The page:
Before beginning to discuss the individual steps of your end-of-life plan, it is important to consider where you will be keeping the details. Everything about your life that needs to be attended to after your death must be securely and safely stored so it will be there when your trustee, executor, beneficiaries, or other agents need it. So, whether it is physical documents or digital files, it has to be in a place where everything is together, readily accessible, and can remain secure and safe. Finally, organize the information so it is easily understood and can be used effectively.
While all this will certainly make your life easier when managing your assets, it is also a way to make sure your designated agents know where to find this information and how to access it. You can even give them duplicates or backups.
The old-fashioned way
Although we are trending toward a paperless society, a lot of your life is probably on paper. Storing paper documents, personal information, such as birth certificates, marriage certificates, Social Security cards, and military records, receipts and bills, and other files requires a lot of space and keeping them organized is a major undertaking. Not only that, paper is easier to misplace, hard to keep secure and accessible at the same time, and could even be a fire hazard. Nevertheless, we all have a paper trail that needs storage.
If you own a business, you may also have paper files that the executor or next owner will need access to. So, no matter what you are going to pass on, the major issues are what to keep, how to store and organize it, who to store it with, and who has access to it.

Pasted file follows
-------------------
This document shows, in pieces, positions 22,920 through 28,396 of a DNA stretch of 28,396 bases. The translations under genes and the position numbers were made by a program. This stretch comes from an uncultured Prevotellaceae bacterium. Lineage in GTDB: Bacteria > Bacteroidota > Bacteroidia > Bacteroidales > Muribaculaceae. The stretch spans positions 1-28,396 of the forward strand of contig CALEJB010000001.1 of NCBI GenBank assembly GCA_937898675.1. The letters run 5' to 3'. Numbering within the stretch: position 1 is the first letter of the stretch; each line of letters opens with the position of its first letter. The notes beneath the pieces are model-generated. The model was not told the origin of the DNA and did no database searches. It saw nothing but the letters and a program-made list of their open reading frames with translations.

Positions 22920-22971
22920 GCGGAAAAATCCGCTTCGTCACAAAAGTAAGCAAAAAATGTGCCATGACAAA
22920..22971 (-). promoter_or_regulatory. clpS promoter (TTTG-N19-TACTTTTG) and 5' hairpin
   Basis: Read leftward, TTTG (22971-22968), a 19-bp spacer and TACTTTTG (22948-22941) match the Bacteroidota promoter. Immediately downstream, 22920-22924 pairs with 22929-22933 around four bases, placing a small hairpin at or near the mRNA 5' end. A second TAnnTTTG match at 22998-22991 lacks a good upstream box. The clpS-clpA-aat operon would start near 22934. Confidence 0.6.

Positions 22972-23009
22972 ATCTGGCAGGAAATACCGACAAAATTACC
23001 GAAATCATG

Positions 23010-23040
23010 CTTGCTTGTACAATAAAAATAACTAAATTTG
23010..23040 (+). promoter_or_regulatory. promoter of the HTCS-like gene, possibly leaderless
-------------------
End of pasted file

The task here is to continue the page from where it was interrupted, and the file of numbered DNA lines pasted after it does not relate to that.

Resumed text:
Another consideration is how many places should you keep copies of these documents. A home fire may destroy your documents or broken pipe flood the room with them. It’s extra work to keep two sets of documents, but it could make a difference.
Physical storage options and what to store
The best way to assure security and safety is in a safe or strongbox at home or safety deposit box in a bank (only if someone else has access to it as well). Obviously, some of you have more documents or paper files than will fit in these locations, so you will need to choose the most important ones that will be needed to settle your estate after you pass away. These should include your last will and testament or living trust document with any attachments, other legal documents, real estate records, and contracts. You may also want to keep the original copies of your Healthcare Proxy and Advanced Care Directive/Living Will in the same location.